Understanding what is a deed in lieu of foreclosure is important for knowing all of a homeowner’s options available for foreclosure defense.
Foreclosure defense isn’t always about trying to keep a home. For some homeowners, getting rid of their home and avoiding foreclosure is a better option than attempting to save a home that the homeowner is not able to afford. Foreclosure defense is not about getting a free home; if a homeowner has no means to afford a modified mortgage loan payment, foreclosure is almost always inevitable.
With a deed in lieu of foreclosure, the homeowner voluntarily conveys the home to the bank or lender. The homeowner no longer owns the home, and the bank or lender becomes the record title owner. This is the same result that occurs in a foreclosure, with the exception that no foreclosure occurs: the homeowner has instead voluntarily given up the property. A deed in lieu of foreclosure helps a homeowner avoid the stress, hassle, and stigma of foreclosure, and lets them get rid of the property on their own terms. For a bank or lender, a deed in lieu of foreclosure saves the time and expense of having to do an often lengthy foreclosure proceeding.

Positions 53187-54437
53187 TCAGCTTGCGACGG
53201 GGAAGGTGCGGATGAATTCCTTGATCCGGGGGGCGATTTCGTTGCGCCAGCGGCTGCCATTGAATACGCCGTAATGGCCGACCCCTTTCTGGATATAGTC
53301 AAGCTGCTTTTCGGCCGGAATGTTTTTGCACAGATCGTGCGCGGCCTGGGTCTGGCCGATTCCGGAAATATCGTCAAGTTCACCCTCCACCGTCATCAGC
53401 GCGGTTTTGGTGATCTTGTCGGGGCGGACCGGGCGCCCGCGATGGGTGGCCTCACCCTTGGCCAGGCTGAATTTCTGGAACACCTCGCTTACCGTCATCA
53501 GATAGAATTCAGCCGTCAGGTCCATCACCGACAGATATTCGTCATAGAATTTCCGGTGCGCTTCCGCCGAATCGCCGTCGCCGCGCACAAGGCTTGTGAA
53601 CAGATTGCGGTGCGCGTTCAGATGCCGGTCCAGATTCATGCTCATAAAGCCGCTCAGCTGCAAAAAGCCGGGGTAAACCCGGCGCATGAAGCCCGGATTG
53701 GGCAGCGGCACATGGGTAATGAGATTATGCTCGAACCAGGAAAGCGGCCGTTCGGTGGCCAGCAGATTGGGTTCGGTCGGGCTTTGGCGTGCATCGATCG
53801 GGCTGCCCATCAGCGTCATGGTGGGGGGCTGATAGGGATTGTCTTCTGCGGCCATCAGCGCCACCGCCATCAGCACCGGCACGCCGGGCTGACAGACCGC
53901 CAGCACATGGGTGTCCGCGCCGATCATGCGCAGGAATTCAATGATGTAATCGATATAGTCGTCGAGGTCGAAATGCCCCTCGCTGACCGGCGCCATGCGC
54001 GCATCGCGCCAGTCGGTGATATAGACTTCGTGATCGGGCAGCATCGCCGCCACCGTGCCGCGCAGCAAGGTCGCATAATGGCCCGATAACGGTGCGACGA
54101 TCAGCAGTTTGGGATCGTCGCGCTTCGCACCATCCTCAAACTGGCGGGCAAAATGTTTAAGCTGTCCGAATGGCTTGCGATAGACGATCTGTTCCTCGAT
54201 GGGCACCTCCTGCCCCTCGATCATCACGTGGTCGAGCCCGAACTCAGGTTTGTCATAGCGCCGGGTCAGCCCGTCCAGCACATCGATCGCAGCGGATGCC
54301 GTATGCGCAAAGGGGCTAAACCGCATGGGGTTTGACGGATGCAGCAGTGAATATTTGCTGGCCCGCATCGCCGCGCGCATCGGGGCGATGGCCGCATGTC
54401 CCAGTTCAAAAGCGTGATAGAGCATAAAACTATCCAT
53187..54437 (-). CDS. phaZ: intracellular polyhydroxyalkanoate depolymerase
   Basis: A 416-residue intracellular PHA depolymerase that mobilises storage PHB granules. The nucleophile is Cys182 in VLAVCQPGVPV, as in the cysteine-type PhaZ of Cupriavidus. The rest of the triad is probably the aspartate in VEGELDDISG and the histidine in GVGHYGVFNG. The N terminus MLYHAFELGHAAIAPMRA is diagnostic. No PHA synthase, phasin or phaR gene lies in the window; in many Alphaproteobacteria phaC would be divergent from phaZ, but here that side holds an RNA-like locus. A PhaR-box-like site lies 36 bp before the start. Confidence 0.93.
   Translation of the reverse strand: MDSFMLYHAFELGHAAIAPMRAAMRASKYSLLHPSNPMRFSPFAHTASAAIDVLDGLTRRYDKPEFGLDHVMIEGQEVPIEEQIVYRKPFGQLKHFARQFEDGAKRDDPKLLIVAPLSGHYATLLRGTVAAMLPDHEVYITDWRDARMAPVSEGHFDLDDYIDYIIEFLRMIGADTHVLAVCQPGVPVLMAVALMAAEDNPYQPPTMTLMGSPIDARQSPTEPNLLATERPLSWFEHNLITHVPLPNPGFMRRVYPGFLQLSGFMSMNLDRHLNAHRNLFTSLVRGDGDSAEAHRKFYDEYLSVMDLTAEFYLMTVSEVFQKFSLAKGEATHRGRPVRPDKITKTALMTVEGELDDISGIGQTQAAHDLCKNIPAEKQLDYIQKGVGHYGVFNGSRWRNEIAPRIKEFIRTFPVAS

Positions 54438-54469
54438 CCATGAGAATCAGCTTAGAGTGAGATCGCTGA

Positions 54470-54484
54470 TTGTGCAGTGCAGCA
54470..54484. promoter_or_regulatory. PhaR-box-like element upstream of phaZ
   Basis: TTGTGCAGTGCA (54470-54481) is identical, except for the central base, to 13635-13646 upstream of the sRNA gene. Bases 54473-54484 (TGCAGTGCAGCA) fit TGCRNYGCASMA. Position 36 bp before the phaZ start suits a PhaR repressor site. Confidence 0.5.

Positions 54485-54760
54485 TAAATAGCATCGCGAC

Banks or lenders will generally only consider a deed in lieu of foreclosure if there are no encumbrances on the property, such as a lien or second mortgage. A foreclosure, with few exceptions, provides a foreclosing entity with a “clean” title: all encumbrances second to the lender’s interest are wiped out in a foreclosure. In contrast, if a lender accepts a property with a lien on it, this lien remains on the property, making it difficult to resell.
Homeowners interested in a deed in lieu of foreclosure can contact their loan servicers to see if this option is available to them. Compared to a loan modification, a deed in lieu of foreclosure is generally a straightforward process. Homeowners, however, should still speak with an attorney to review their paperwork and ensure the process is done to their advantage. It is important, for example, that any potential deficiency judgment coming from the deed in lieu of foreclosure is waived by the lender, and the tax consequences of one of these deals is considered.